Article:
U.S. court rejects BP appeal over Gulf spill losses
By Jonathan Stempel
(Reuters) - A divided U.S. appeals court on Monday rejected BP Plc's bid to block businesses from recovering money over the 2010 Gulf of Mexico oil spill, even if they could not trace their economic losses to the disaster.
By a 2-1 vote, the 5th U.S. Circuit Court of Appeals in New Orleans upheld a December 24 ruling by U.S. District Judge Carl Barbier in New Orleans, authorizing the payments on so-called business economic loss claims. It also said an injunction preventing payments should be lifted.
BP said on Tuesday it was considering its options in the wake of the decision which it said would improperly allow for the payment of losses with no connection to the spill.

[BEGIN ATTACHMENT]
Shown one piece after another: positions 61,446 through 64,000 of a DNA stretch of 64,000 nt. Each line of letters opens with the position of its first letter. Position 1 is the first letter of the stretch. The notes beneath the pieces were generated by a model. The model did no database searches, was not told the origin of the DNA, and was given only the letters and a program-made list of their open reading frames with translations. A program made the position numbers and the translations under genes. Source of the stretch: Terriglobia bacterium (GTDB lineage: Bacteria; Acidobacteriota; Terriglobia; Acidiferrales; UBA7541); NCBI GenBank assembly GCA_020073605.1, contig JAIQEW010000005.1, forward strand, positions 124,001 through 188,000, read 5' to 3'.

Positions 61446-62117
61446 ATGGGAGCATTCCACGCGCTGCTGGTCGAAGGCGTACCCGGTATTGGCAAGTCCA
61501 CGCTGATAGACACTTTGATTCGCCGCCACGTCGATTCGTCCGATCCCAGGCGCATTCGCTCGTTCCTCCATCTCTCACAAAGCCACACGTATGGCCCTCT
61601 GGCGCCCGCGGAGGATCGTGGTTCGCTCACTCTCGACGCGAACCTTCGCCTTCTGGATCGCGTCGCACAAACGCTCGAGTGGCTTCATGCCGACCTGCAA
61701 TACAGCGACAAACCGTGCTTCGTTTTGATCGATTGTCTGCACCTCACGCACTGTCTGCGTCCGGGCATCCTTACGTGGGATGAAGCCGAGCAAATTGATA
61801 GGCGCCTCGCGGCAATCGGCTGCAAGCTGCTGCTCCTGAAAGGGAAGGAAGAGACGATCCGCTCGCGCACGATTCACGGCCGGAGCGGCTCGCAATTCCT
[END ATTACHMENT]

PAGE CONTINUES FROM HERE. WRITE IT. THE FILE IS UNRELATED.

The appeals court decision is a setback for BP's effort to limit payments over the April 20, 2010, explosion of the Deepwater Horizon drilling rig and rupture of BP's Macondo oil well.
The disaster killed 11 people and triggered the largest U.S. offshore oil spill.
BP has settled criminal proceedings but spill litigation in the form of a civil trial continues to hang over the company. It is two phases into a three-stage civil case, and could face fines of over $17 billion.
It has so far provisioned $42.7 billion to pay for cleanup, compensation, legal and other costs related to the spill.
The business economic loss claims linked to the current U.S. appeal court ruling are a comparatively lesser financial issue - disputed claims totaled around $1 billion at the time of BP's last financial update in February. Continued...